In recent years, scientists have documented countless species shifting their ranges toward the poles, higher into the mountains, and deeper into the seas in response to the changing climate.
~ Sonia Shah
As our group of volunteers spread out across the buffer zone of the former nuclear weapons plant, we gathered native grass seeds to supplement commercial seed for revegetating the disturbed areas. Since the area had been restricted for security reasons, no grazing had impaired the native ecosystem. We had been shown the native species, grasses and forbs, and the various non-native invasives, and our collections were screened to make sure we hadn’t inadvertently gathered the wrong ones.
Taking a break and stretching my back from collecting, I looked east at the urban and exurban areas, clearly visible from our perch on the bench lands that run between the developed prairies and the tree-covered foothills of the Rockies. A few trees, mostly pinon and a few pines had managed to migrate down the hills onto the flat land, and the sprawl of houses and lawns and deciduous trees had encroached up the other side. Historically, this bench of land running parallel to the foothills had a thriving tallgrass ecosystem with scattered pine trees.
I know that climate change, whether human-caused or not, will make this spot drier (or wetter) and warmer (or colder) in the future, possibly in the next thirty years or so. I wondered whether our obsession with ‘native’ vegetation was misplaced. The local verticality of the environment had a significant effect on the ecosystems. Within a few miles the vegetation change that mirrored the geography was clearly visible.
Other places have recorded the effects of climate change on vegetation and animal life. Journalist Sonia Shah observes, “Deciduous shrubs of willow, birch, and alder have spread into the low Arctic tundra. Brightly colored tropical parrotfish and rabbitfish have arrived in the temperate kelp forests of the eastern Mediterranean. Elkhorn corals from the Caribbean now sprout in thickets off the coast of Galveston, Texas.”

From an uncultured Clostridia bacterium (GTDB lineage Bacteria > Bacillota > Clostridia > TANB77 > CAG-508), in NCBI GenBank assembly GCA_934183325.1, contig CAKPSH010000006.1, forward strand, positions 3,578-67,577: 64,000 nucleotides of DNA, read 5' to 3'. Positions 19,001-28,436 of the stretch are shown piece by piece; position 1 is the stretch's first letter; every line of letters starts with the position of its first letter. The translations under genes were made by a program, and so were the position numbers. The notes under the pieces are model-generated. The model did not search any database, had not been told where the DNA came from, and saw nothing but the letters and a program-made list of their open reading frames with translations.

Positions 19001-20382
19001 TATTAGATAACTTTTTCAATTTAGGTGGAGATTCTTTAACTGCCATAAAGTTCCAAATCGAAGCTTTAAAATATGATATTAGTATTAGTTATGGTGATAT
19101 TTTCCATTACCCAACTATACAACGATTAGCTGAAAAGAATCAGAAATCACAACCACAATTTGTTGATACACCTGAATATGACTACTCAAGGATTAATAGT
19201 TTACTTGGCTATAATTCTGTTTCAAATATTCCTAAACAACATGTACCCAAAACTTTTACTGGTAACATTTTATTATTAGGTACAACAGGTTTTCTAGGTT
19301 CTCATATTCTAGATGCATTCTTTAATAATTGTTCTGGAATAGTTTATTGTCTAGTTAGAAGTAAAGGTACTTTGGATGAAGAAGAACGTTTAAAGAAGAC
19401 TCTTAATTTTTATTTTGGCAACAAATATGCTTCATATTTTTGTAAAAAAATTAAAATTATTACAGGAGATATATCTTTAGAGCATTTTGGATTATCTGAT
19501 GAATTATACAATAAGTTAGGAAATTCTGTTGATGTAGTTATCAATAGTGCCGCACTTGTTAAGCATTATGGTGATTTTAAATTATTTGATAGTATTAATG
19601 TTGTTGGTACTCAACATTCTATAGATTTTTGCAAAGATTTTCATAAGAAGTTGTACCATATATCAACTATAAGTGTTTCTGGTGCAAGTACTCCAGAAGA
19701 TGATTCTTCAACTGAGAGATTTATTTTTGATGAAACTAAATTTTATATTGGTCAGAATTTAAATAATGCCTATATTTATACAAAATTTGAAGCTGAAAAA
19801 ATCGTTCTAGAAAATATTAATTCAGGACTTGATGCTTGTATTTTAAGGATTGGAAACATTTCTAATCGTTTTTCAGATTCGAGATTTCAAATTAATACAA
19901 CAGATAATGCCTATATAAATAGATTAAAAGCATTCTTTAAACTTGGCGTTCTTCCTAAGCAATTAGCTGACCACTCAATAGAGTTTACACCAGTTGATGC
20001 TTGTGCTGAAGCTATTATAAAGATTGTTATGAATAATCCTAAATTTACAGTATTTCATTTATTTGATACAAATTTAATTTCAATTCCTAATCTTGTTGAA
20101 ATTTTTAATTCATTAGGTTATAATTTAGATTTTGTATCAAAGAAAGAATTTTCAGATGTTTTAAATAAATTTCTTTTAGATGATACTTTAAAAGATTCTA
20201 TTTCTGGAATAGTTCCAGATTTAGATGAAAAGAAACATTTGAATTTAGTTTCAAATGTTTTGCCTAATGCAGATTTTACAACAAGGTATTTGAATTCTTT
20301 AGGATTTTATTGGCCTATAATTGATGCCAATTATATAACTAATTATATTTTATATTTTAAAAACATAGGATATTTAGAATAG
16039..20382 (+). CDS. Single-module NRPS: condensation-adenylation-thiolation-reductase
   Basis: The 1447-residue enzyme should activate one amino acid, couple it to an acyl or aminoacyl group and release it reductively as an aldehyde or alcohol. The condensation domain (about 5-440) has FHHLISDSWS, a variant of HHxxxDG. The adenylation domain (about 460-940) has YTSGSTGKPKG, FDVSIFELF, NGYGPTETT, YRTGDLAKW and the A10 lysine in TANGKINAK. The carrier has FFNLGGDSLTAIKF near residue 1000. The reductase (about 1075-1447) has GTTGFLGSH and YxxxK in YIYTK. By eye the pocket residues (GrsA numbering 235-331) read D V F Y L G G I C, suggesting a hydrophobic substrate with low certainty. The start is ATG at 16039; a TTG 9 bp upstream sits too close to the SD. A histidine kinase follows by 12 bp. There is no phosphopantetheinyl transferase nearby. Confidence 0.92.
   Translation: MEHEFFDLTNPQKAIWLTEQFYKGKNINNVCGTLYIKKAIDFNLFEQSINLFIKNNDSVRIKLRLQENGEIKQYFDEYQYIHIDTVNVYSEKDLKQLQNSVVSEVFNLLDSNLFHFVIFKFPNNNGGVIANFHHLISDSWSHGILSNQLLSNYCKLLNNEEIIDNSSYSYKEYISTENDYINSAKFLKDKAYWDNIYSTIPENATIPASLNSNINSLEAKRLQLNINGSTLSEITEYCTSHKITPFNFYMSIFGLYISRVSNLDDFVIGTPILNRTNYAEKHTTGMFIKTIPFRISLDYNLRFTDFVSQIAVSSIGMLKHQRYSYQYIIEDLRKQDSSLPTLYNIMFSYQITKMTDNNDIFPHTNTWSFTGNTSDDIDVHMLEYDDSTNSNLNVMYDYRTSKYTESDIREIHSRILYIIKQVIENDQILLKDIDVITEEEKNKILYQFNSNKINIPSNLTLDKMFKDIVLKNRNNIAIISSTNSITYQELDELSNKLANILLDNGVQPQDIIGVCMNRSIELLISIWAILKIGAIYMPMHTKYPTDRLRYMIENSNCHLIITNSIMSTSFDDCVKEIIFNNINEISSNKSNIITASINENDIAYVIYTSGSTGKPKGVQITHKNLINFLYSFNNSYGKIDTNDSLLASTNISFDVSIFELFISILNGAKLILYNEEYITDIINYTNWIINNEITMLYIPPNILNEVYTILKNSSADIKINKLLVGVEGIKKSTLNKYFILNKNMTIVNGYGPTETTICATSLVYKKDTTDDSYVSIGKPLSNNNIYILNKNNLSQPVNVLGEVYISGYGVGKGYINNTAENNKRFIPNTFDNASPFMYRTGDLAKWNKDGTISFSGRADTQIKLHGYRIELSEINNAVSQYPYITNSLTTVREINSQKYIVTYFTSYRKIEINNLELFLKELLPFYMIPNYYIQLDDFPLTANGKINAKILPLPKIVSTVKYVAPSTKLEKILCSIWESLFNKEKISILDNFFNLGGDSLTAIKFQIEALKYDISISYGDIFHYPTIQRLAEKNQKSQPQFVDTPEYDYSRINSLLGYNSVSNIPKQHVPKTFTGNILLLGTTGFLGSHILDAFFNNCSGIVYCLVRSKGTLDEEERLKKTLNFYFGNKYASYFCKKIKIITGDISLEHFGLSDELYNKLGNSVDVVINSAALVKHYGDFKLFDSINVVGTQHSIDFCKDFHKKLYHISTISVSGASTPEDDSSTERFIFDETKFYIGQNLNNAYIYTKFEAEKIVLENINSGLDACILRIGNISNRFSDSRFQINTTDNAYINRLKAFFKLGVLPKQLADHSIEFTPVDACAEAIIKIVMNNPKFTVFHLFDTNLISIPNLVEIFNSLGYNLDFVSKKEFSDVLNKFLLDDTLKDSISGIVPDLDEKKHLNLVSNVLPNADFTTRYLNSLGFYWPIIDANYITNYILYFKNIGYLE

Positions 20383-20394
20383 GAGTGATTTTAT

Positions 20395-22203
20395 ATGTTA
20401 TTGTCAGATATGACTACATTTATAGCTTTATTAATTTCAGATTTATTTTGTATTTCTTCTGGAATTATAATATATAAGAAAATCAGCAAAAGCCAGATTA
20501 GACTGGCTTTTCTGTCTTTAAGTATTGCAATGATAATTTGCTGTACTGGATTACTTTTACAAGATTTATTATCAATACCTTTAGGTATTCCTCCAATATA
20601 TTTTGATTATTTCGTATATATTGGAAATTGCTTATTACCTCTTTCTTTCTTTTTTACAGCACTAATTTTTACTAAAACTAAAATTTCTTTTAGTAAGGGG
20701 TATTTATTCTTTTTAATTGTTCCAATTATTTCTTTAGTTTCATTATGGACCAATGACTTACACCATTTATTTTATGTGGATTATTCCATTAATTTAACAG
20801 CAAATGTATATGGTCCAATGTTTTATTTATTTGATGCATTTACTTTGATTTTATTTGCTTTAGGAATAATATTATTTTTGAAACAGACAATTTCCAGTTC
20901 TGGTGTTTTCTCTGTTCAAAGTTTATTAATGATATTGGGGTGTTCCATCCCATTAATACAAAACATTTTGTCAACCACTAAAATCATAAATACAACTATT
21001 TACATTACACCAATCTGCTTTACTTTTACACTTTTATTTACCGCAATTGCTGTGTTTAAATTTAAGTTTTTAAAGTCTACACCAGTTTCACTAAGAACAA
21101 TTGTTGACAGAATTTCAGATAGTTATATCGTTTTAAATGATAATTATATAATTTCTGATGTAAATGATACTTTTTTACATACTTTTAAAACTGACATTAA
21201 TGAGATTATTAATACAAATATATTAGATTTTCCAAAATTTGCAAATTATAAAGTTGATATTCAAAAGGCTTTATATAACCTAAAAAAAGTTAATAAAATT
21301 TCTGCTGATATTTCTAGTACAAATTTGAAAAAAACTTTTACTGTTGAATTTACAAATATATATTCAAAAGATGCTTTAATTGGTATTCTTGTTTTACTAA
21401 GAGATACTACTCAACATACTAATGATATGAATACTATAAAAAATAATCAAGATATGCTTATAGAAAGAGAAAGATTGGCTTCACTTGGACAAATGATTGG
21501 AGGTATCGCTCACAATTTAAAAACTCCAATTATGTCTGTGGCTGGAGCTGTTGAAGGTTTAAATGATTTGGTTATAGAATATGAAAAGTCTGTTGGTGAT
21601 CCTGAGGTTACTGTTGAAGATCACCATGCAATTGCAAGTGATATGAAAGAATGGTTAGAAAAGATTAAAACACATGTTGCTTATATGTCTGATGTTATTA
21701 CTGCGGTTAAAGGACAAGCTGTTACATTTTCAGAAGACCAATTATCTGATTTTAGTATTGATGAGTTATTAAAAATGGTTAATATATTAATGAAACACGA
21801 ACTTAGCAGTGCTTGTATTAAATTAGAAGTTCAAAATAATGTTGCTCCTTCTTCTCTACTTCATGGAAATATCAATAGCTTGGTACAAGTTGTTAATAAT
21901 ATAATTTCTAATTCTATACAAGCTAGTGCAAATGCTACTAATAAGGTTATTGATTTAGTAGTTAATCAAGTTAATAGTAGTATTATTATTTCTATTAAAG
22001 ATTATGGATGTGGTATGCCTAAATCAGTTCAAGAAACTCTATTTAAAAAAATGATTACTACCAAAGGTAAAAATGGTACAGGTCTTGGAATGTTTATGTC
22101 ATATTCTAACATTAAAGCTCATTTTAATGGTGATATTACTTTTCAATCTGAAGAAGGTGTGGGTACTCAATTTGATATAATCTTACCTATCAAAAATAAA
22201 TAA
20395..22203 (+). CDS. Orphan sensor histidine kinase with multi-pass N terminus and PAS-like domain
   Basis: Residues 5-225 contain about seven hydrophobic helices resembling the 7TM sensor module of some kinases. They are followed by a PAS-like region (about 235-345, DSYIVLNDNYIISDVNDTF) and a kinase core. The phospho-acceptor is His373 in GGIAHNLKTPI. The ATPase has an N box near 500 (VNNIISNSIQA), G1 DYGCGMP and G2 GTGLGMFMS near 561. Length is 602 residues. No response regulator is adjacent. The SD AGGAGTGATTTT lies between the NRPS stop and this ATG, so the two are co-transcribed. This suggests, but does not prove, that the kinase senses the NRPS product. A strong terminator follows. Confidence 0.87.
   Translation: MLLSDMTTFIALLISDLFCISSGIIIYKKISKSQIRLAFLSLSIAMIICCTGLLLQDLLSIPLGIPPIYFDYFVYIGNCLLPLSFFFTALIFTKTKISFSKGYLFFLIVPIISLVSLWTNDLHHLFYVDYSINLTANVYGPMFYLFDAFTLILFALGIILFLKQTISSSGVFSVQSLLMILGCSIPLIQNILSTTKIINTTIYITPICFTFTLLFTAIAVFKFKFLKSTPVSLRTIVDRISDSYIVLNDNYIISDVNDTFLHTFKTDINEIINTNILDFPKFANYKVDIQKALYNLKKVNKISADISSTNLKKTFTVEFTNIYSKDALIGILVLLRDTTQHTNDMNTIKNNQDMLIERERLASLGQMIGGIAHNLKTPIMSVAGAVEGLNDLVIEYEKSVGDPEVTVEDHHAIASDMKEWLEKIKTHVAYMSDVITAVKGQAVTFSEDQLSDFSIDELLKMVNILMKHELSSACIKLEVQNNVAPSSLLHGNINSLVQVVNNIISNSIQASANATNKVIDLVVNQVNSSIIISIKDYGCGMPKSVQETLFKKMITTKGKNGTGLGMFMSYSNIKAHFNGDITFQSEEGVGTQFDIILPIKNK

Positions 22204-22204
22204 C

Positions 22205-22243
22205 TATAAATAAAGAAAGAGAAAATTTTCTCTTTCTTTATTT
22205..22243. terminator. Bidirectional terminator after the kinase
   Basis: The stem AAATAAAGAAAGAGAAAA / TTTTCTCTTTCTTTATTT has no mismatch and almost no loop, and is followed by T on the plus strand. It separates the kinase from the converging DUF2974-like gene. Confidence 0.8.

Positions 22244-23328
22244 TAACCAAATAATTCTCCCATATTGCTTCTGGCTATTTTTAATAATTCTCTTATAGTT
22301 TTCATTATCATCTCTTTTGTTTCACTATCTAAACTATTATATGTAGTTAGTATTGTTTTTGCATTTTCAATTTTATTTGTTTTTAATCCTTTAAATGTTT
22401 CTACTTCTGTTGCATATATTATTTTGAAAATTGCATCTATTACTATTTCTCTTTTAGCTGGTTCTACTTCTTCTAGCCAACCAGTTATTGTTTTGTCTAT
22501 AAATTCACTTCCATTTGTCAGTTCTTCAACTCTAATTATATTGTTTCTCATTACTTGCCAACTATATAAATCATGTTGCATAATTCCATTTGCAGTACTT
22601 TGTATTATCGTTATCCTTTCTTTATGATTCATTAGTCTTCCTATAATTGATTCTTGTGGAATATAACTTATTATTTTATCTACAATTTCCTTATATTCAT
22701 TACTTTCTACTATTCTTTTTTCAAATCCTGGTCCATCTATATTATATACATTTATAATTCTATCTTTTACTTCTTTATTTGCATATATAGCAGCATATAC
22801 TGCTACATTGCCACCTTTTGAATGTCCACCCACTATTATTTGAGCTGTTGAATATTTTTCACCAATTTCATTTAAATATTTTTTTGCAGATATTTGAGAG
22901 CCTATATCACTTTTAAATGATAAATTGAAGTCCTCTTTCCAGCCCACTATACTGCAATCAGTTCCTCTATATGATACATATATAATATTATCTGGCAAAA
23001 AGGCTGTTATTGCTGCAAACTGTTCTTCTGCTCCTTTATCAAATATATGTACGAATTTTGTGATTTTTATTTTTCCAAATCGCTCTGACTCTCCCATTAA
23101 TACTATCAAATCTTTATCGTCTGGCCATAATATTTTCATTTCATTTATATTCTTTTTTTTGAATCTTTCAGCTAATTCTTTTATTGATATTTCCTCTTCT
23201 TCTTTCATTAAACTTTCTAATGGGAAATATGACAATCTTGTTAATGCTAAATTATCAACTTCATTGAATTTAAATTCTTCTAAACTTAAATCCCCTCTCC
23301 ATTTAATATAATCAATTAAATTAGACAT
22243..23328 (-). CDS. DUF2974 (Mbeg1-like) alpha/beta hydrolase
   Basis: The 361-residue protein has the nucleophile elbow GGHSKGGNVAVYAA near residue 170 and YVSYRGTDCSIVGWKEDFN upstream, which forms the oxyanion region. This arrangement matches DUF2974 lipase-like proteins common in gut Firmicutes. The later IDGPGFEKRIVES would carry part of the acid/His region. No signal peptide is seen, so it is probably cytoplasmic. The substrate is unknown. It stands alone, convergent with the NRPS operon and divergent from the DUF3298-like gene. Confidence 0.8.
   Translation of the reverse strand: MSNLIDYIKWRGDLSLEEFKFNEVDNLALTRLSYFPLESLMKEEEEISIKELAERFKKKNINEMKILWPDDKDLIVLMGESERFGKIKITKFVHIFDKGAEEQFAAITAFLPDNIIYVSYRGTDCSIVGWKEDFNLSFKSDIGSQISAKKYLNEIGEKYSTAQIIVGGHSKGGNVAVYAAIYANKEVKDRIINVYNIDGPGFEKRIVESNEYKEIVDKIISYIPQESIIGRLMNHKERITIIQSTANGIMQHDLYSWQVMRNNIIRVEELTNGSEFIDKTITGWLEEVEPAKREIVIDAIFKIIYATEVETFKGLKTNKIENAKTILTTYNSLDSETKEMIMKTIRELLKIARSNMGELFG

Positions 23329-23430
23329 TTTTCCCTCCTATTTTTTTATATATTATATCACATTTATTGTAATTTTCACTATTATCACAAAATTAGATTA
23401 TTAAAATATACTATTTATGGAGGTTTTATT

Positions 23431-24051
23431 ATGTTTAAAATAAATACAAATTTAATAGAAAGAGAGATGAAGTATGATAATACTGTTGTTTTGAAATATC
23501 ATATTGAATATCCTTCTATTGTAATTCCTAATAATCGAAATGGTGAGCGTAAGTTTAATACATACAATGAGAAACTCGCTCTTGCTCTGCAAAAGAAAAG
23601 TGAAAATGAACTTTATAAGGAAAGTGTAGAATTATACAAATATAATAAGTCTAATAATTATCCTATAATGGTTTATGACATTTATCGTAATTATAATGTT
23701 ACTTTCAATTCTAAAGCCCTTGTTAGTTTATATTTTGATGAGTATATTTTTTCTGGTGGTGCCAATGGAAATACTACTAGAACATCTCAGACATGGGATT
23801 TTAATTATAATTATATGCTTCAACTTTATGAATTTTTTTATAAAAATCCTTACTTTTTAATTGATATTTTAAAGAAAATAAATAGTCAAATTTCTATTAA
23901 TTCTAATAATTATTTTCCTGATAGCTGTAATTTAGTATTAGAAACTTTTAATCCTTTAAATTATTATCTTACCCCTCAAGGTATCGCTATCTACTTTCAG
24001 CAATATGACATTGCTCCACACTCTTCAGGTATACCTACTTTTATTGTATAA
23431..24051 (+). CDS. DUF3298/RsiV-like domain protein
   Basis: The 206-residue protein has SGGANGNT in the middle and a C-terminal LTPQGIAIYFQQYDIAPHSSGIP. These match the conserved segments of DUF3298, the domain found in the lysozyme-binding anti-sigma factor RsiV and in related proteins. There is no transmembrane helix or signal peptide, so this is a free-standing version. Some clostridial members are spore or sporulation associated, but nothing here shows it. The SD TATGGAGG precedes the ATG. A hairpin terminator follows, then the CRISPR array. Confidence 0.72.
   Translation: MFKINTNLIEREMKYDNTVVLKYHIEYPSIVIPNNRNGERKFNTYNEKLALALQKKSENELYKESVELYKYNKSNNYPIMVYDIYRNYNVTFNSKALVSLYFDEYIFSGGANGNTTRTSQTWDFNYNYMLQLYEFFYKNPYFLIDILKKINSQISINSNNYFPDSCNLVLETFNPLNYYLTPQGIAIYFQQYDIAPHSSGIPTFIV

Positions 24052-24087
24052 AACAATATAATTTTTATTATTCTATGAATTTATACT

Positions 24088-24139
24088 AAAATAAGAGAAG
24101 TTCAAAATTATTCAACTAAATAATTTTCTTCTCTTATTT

Reporter Navin Singh Khadka has noted, “Vegetation is expanding at high altitudes in the Himalayas, including in the Everest region, new research has shown… The researchers found plant life in areas where vegetation was not previously known to grow.”
These changes usually happen over time, allowing for the natural shifting of ecozones, including plants and the animals that rely on them. In localized catastrophes, such as the California forest fires, adjacent untouched areas provide the seed stock for gradual restoration of the damaged areas. Cataclysmic events, like the recent (and ongoing) wildfires in Australia may require decades or centuries for the ecosystems to recover —if they ever do.
Out on our site, we discussed the merits of anticipating climate and vegetation changes. Maybe we should go into the foothills and collect Ponderosa pine cones and scatter them across the site to facilitate ‘natural’ changes. Would the currently ‘native’ seeds that we collected be the ones that prefer the changed climate? Restoration of disturbed lands has been carried out for decades, and in the U.S. is required for many activities. Usually, the restoration target is whatever the natural ecosystem would have been without the disturbance.
However, with climate change, what the ‘natural’ condition would be without the disturbance is unclear. Can we account for the changes we should expect? What timeline should we use? Change is constant in nature, but the timeline is not.
One thing we do know is that some likely changes will have an effect on us. Shah says, “The trend is expected to continue as the climate crisis deepens, with species that societies rely upon for a wide range of economic, cultural, and recreational value shifting their ranges to survive. ‘The entire trajectory of natural capital, from aesthetic to economic,’ says University of Florida wildlife ecologist Brett Scheffers, ‘is going to be moving.’”
And it’s not just natural systems. Food production, disease occurrence, and habitable zones are all expected to change, and local and national economies will be disrupted and may be threatened.
We need to pay attention, and do what we can to anticipate the coming changes. You’re never going to weather the storm by ignoring it.
Sonia Shah, Native Species or Invasive? The Distinction Blurs as the World Warms, 1/14/20, YaleEnvironment360
Navin Singh Khadka, Plant Life ‘Expanding Over The Himalayas’, 1/10/20, BBC World Service
Steve Tarlton, Crystal Ball, 1/16/20, Writes of Nature
Steve Tarlton, Is Climate Change Contagious?, 10/31/19, Writes of Nature